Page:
‘She never stopped pushing’

The first song Amelia Holley wrote still exists on YouTube and a Facebook page that was last updated five years ago.

For the cover art of her first single, “No one to save me,” the 16-year-old Amelia is smiling in a turquoise dress, guitar hanging from one shoulder, long red hair flowing down the other shoulder from under a straw cowboy hat.

The lyrics hint at a darkness that betrays the youthful optimism of the girl in the photo:

Life’s a headache, the pain sometimes, I don’t want to be strong, I just want to survive.

Amelia Holley

“That was her life’s dream, to be a singer-songwriter,” said Amelia’s father, Billy. “But she changed her dream, and that’s OK.”

Amelia, who graduated alongside her younger sister Megan in May with a degree from the College of Family and Consumer Sciences, was born with hydrocephalus and Dandy-Walker syndrome.

“Those are really big words that just mean I shouldn’t be able to walk or talk or do anything I can do,” she said. “Until I was 18, I was basically a normally functioning child.”

By the time she finished high school, Amelia had endured over 50 brain surgeries, most of them to clear the shunt in her head that would clog with fluid and create “horrific, potentially life-threatening headaches,” said her mother, Claire.

“The first three months of her life we were in and out of the hospital every couple of weeks,” Claire said. “There were a lot of scary moments as a baby.”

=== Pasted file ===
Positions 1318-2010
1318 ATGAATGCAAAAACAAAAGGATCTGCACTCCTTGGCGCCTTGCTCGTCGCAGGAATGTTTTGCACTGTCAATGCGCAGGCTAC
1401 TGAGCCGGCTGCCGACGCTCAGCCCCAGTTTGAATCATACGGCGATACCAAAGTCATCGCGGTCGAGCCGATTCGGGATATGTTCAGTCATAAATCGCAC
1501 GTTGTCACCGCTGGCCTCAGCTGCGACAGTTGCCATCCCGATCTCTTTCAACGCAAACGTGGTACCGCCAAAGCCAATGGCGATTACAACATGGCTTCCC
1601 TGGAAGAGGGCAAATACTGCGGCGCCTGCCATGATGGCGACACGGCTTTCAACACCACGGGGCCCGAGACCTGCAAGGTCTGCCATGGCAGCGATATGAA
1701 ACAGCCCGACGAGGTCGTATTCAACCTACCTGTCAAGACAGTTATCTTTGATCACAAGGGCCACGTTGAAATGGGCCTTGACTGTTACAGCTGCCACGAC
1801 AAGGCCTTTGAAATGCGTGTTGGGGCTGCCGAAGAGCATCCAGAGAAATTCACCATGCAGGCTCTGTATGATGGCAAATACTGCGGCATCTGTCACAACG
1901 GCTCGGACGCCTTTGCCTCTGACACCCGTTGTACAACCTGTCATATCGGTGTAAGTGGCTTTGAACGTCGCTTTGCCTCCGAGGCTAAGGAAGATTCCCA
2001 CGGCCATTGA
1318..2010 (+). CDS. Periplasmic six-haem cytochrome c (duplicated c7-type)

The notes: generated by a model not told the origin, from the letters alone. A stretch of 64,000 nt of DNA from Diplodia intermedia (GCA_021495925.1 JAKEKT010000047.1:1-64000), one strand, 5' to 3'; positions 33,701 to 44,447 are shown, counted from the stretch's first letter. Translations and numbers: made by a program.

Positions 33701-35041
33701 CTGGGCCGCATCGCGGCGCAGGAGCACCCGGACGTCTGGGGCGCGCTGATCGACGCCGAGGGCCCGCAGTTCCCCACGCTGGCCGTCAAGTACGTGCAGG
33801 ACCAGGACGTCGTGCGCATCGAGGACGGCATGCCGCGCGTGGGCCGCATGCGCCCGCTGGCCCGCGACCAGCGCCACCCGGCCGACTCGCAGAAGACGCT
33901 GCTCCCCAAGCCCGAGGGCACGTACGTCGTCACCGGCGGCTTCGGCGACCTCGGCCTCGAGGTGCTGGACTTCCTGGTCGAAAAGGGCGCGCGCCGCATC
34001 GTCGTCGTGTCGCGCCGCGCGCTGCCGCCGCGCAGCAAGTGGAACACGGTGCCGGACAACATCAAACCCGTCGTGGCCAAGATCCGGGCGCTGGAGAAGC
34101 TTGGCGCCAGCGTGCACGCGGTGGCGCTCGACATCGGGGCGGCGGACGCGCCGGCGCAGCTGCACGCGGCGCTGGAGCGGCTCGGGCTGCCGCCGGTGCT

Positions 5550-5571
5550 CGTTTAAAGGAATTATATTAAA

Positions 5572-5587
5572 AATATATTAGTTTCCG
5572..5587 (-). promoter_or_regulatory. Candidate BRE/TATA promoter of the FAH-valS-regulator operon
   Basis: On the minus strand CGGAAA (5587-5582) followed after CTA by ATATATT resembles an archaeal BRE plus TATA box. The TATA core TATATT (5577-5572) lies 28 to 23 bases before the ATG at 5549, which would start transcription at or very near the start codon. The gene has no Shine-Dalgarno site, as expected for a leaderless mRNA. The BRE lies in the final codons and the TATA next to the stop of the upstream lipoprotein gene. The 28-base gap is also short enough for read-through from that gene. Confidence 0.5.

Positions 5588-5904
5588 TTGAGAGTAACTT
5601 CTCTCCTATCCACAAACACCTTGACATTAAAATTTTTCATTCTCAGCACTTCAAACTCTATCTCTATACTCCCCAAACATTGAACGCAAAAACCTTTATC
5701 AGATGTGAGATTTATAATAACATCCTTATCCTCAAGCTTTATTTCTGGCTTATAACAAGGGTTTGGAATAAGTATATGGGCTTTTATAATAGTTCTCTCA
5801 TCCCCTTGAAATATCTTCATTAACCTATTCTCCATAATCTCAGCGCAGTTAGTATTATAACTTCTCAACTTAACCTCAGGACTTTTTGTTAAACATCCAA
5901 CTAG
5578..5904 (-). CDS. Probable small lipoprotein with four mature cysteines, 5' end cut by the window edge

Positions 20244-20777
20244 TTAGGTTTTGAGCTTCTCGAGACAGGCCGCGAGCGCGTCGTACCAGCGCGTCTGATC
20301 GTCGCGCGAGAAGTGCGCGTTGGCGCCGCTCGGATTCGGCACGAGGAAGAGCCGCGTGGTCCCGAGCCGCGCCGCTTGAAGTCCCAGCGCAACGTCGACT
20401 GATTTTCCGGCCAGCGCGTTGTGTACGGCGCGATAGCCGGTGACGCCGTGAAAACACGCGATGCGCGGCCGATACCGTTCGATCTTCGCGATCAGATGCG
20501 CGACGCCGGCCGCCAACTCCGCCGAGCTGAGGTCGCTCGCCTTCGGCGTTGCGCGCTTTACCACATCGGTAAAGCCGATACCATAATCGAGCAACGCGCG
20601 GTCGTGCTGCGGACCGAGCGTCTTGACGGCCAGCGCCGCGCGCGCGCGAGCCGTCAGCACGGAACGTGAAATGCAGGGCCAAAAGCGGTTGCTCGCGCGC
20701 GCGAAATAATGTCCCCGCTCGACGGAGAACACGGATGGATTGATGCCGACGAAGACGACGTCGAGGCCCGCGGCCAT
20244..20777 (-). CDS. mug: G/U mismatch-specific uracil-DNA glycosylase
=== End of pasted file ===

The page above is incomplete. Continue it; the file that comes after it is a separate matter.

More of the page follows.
In sixth grade, Amelia discovered a passion for singing and writing songs. Inspired by Taylor Swift, she found an outlet through music and soon began performing around her home in Sandy Springs, often accompanied by Megan, 18 months her junior. 

“Any time she would come home from the hospital, it was like one of the best days of my life,” Megan said.

By her senior year, Amelia had been accepted into Belmont University’s singer-songwriter program.

“That was going to be her career,” Billy said.

Two weeks after her acceptance letter arrived in the mail in January 2016, Amelia had a stroke following exploratory surgery in New York. As her daughter remained unresponsive for days in a coma-like state, Claire called Billy back in Atlanta and told him he needed to join her.

“It was the scariest time of my life as a father,” Billy recalled. “I remember my mother asking if Amelia was going to come back. I told her ‘I don’t know.’ ”

After six weeks in the hospital, Amelia was moved to the Shepherd Center in Atlanta to rehabilitate, her life’s course forever shifted.

“I watched her re-learn how to walk, how to eat, how to drink,” Megan said. “She never stopped trying, never got down about the fact she wasn’t going to go to Belmont. She just never stopped pushing.”

As Amelia began the painful rehabilitation process, she also finished high school just six months after her classmates and enrolled at nearby Oglethorpe University for her freshman year. Megan graduated high school a year later and enrolled at UGA.

By Amelia’s sophomore year at Oglethorpe, she had progressed from needing a wheelchair to being able to drive and live independently, and she longed to be near Megan again – and to be at UGA.